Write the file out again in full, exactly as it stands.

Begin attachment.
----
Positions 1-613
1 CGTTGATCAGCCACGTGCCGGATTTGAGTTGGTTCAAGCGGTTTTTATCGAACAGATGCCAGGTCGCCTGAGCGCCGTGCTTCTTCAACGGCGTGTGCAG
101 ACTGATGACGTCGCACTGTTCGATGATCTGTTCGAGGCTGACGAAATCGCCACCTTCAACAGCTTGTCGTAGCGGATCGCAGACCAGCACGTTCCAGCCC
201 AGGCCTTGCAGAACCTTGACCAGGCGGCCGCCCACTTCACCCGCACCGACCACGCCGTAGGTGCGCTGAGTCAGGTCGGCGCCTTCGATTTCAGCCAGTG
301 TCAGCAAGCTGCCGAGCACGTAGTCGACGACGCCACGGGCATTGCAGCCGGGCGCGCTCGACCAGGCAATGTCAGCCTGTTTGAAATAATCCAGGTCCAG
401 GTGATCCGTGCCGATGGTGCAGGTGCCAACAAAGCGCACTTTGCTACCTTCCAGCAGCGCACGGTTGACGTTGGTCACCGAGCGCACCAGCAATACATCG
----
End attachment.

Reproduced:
Positions 1-613
1 CGTTGATCAGCCACGTGCCGGATTTGAGTTGGTTCAAGCGGTTTTTATCGAACAGATGCCAGGTCGCCTGAGCGCCGTGCTTCTTCAACGGCGTGTGCAG
101 ACTGATGACGTCGCACTGTTCGATGATCTGTTCGAGGCTGACGAAATCGCCACCTTCAACAGCTTGTCGTAGCGGATCGCAGACCAGCACGTTCCAGCCC
201 AGGCCTTGCAGAACCTTGACCAGGCGGCCGCCCACTTCACCCGCACCGACCACGCCGTAGGTGCGCTGAGTCAGGTCGGCGCCTTCGATTTCAGCCAGTG
301 TCAGCAAGCTGCCGAGCACGTAGTCGACGACGCCACGGGCATTGCAGCCGGGCGCGCTCGACCAGGCAATGTCAGCCTGTTTGAAATAATCCAGGTCCAG
401 GTGATCCGTGCCGATGGTGCAGGTGCCAACAAAGCGCACTTTGCTACCTTCCAGCAGCGCACGGTTGACGTTGGTCACCGAGCGCACCAGCAATACATCG